Thursday, 2 April 2009


In George A. Romero's Diary of the Dead (2007), the recent trend for confessional, self-shot horror cinema, post The Blair Witch Project (1999), was satirised as yet another extension of the current generation's supposed obsession with exhibitionism and self-analysis. A kind of egotistical self-infatuation facilitated, to some extent, by websites such as YouTube, Facebook and Twitter, where even the most personal or upsetting events of a person's life can be exploited in an attempt to create insight or entertainment for an unseen, possibly voyeuristic audience, no longer able to feel anything unless distanced by a television monitor or computer screen.

The concept - and Romero's presentation of it - puts me in mind of a quote by Guy Debord, which helps to contextualise the particular commentary being woven, consciously or unconsciously, throughout. "In societies where modern conditions of production prevail, all of life presents itself as an immense accumulation of spectacles. Everything that was directly lived has moved away into a representation"

Diary of the Dead directed by George A. Romero, 2007:

Although [REC] (2007) has no such higher ambitions, the ideology at work is nonetheless similar to the Romero film. In both instances, it is the characters' perseverance and obsession with documenting the proceedings at all costs that pushes the narrative forwards. The motivation of these characters to capture, for whatever reason, the carnage and the bloodshed, inspires the real dramatic incentive to pursue this story, even if it means putting themselves (and others) in danger. It is this personal motivation that effectively transforms a routine trash-TV exposé into the lives of Barcelona fire-fighters into a self-reflexive examination into the power of the image (not only as a spectacle, but as a means of documentation: the RECording of the title), and the more important relationship between the camera, the viewer and the subject in-between.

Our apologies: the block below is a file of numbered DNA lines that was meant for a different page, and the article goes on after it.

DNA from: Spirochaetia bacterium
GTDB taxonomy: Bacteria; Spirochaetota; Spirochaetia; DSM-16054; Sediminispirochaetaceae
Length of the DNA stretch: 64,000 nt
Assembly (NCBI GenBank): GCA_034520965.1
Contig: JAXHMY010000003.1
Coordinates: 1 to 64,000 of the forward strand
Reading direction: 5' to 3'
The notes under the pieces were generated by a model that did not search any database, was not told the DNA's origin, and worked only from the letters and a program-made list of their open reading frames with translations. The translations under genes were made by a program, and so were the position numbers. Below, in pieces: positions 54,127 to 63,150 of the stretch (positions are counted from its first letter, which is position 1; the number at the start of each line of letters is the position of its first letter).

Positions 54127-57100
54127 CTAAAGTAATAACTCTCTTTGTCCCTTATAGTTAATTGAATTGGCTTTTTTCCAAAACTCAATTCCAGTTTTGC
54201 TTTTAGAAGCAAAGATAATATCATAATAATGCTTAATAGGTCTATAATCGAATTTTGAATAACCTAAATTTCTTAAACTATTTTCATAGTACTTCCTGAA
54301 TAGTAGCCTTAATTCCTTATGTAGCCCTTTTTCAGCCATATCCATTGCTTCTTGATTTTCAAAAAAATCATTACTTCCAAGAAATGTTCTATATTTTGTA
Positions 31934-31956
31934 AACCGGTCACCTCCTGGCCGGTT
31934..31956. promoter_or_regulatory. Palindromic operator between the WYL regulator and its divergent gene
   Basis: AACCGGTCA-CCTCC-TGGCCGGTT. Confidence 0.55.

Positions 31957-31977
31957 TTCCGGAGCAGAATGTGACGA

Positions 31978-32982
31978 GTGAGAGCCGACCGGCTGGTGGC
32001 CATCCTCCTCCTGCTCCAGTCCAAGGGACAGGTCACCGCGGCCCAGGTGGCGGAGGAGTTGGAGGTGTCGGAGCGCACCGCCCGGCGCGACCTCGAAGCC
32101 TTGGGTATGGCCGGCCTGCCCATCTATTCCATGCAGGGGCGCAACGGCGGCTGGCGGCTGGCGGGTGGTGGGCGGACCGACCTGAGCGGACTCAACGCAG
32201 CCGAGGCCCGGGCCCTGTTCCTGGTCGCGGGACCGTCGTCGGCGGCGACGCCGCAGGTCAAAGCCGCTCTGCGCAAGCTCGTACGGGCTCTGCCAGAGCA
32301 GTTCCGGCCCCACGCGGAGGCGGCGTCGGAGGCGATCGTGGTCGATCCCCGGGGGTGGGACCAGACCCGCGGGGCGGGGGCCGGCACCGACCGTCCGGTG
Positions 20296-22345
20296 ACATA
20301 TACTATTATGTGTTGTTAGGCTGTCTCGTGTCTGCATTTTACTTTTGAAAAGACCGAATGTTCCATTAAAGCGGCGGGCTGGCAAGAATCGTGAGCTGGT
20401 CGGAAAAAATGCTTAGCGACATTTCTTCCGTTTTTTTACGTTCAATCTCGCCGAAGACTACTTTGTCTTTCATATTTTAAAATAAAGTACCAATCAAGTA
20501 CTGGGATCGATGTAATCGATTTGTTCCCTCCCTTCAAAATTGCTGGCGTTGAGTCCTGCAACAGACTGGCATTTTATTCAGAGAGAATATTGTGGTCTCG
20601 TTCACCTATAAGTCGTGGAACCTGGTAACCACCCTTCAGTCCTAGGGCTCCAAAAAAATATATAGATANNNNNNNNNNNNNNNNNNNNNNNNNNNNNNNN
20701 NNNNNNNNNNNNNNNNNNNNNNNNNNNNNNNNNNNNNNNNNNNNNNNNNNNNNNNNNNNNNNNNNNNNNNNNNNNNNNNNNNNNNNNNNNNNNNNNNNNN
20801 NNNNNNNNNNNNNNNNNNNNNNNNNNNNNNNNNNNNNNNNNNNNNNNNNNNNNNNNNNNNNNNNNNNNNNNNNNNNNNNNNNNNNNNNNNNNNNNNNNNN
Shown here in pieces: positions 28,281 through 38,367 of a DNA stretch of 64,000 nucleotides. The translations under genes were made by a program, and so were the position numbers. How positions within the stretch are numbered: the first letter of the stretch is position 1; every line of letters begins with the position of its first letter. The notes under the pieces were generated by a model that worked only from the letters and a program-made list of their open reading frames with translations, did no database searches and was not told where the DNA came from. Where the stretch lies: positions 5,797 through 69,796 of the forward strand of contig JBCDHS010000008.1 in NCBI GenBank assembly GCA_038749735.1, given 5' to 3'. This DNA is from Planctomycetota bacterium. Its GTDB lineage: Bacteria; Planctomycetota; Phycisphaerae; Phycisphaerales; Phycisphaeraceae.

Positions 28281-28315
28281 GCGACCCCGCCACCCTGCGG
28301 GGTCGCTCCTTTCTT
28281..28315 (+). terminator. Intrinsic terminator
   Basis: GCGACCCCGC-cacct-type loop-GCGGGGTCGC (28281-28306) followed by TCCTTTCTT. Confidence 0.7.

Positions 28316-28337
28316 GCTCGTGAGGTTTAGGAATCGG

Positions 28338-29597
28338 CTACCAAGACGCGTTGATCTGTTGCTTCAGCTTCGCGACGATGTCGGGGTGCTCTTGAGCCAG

[REC] directed by Jaume Balagueró & Paco Plaza, 2007:

If [REC], as a companion piece to the Romero film, is ultimately derivative in concept - with the snappy banner on the back of the DVD-sleeve ably (or idly?) surmising the film's creative intentions as "The Blair Witch meets 28 Days Later..." - it nonetheless succeeds over many of these similarly constructed "found-footage" experiments as a result of its authenticity. Whereas Romero's film suffered greatly from implausibility - not simply in terms of the general motivation of its characters or the development of its plot, but in the kind of situations actually being recorded (especially if we're to believe that these so-called film students are operating on a limited power-supply and budget) - [REC], by comparison, really does feel like an authentic, low-budget piece of late-night television info-fodder.